“In very busy areas, it may make more sense to bring the baby inside and keep it somewhere dark and quiet for the day. As soon as the sun starts to set and traffic dies down, get it outside right away. No matter what, make sure to leave baby raccoons out for their mother for at least one whole overnight period.”

TWC even has a great sign that people can print and place with the baby in the box, available online.

In high traffic areas, you can put a sign on the box to let other people know that the raccoon is waiting for its mother. Here’s one you can print off: https://www.torontowildlifecentre.com/wp-content/uploads/2015/04/I-Am-Waiting-for-My-Mother-Sign.pdf

If you are someone (like me) who might think for a moment about taking a baby raccoon home and caring for it until it can fend for itself and be released, here is good info from the TWC:

“Baby raccoons need specialized formula, species-specific housing, and medical treatment that you cannot provide at home. They also have to be raised with other baby raccoons to learn the social behaviours they need to survive in the wild.  It is illegal to keep any wild animal at home without a permit for longer than 48 hours. Please contact a wildlife rehabilitator right away for help with the baby raccoon you have found.”

Ultimately Claire and I took baby back to near where she was found, and placed her in a spot deep in the bushes, away from the busiest paths – where hopefully her mama will find her.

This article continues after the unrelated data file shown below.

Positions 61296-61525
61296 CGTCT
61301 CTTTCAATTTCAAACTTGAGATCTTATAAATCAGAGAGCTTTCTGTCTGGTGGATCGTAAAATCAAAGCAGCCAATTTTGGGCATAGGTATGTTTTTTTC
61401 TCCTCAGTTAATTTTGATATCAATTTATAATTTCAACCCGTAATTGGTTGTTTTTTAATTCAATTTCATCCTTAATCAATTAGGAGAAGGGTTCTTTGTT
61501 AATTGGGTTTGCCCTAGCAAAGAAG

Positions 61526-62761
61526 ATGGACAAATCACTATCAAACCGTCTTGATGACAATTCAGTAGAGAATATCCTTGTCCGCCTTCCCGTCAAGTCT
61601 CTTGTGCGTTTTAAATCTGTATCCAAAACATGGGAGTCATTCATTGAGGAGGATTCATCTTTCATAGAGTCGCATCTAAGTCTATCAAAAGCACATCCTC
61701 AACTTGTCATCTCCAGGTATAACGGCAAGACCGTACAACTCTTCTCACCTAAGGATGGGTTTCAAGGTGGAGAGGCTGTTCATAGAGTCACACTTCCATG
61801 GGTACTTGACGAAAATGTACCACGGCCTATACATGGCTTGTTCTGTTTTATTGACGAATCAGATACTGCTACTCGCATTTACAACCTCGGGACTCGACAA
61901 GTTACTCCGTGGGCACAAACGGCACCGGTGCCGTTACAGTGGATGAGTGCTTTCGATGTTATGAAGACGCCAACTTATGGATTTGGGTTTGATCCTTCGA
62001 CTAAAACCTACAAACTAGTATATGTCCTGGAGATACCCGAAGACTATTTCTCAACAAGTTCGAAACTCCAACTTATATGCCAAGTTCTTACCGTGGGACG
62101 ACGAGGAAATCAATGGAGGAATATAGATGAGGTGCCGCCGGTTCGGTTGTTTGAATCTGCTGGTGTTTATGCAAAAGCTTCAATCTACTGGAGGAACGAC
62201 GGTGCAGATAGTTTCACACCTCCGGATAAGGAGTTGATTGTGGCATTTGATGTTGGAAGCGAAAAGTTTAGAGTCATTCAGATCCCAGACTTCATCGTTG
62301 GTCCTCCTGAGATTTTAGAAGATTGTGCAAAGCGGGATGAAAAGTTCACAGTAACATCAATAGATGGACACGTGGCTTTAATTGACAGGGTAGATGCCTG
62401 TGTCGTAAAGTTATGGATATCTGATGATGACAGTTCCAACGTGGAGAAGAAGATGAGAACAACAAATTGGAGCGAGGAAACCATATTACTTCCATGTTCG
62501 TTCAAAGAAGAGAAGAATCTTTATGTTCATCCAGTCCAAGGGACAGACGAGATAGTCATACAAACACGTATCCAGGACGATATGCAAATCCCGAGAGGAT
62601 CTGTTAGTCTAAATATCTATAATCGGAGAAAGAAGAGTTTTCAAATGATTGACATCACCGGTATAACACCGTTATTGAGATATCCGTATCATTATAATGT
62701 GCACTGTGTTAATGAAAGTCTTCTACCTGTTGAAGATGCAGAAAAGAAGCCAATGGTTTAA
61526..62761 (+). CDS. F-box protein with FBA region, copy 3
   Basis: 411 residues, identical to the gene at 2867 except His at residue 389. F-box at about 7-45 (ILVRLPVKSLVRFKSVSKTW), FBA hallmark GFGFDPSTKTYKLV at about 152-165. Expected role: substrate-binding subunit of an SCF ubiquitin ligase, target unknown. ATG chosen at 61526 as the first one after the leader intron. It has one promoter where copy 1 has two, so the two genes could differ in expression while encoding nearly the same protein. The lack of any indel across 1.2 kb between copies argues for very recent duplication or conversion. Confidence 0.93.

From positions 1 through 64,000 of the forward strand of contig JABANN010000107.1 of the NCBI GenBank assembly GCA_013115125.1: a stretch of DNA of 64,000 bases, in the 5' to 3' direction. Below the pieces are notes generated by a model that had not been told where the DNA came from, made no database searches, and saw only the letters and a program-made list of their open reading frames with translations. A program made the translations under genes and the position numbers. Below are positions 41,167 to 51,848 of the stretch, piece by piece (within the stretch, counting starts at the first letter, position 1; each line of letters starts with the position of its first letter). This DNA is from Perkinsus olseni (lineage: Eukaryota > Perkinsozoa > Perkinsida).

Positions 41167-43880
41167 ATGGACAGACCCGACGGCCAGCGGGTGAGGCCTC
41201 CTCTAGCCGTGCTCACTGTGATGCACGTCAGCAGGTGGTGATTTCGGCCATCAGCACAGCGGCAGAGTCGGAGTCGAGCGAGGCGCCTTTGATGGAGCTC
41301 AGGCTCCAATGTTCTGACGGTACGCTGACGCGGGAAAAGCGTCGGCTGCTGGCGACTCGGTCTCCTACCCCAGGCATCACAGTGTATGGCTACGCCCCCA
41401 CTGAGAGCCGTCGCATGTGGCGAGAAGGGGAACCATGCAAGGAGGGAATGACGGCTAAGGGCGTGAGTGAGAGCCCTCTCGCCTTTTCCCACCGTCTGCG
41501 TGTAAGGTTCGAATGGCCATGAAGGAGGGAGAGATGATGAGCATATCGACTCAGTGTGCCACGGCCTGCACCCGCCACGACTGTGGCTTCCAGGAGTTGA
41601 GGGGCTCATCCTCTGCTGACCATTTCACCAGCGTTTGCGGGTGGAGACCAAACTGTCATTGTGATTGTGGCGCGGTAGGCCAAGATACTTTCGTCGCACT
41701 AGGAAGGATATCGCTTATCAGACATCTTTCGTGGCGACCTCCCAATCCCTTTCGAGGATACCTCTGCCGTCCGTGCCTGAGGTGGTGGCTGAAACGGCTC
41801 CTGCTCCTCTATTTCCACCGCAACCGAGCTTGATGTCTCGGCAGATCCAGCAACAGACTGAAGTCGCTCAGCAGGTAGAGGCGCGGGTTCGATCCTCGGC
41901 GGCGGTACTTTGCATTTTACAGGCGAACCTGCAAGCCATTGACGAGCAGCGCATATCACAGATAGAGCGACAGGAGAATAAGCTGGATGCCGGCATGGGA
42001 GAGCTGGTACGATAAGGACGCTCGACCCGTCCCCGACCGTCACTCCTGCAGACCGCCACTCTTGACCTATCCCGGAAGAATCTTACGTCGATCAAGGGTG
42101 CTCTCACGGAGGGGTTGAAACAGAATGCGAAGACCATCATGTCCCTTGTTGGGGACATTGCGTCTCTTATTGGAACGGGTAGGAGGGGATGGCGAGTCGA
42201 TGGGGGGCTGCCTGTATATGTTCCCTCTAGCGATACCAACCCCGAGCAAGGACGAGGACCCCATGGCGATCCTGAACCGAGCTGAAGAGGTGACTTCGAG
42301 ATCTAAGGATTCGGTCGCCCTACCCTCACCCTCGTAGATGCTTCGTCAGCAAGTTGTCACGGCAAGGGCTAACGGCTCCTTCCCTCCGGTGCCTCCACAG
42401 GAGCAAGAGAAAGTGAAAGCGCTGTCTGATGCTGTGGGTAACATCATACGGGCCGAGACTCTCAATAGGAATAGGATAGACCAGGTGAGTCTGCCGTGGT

On top of it all, it turns out that today is Claire’s birthday. What a birthday adventure!

How to be Focused and Industrious

This little chipmunk barely noticed as I walked strangely close to it – we were on each other’s path. He/she was there first, deeply focused on the task at hand. I have no idea what that task was, but the relentless industriousness was inspiring. I’d love to be that deeply into my work first thing each morning.

Can you spot him/her here?

Meet Greysie. Master of Cuteness.

photos of Greysie by Heather Kelly

This beauty is little Greysie May. She is a frequent visitor to my back yard. Greysie is a little more timid in her leaps and scampers than the other squirrels. I suspect because she is smaller. And she’s not always the most on the ball, really. But she is a fantastic model, as you can see.

I can tell Greysie May apart from the other grey squirrels thanks to the adorable white stripes of fur behind her ears. What looks like little white tufts are actually small stripes. And she is more white-grey than Baby Grey (her sibling) or Gradie, my other grey squirrel neighbour, who both have more auburn colouring in his fur.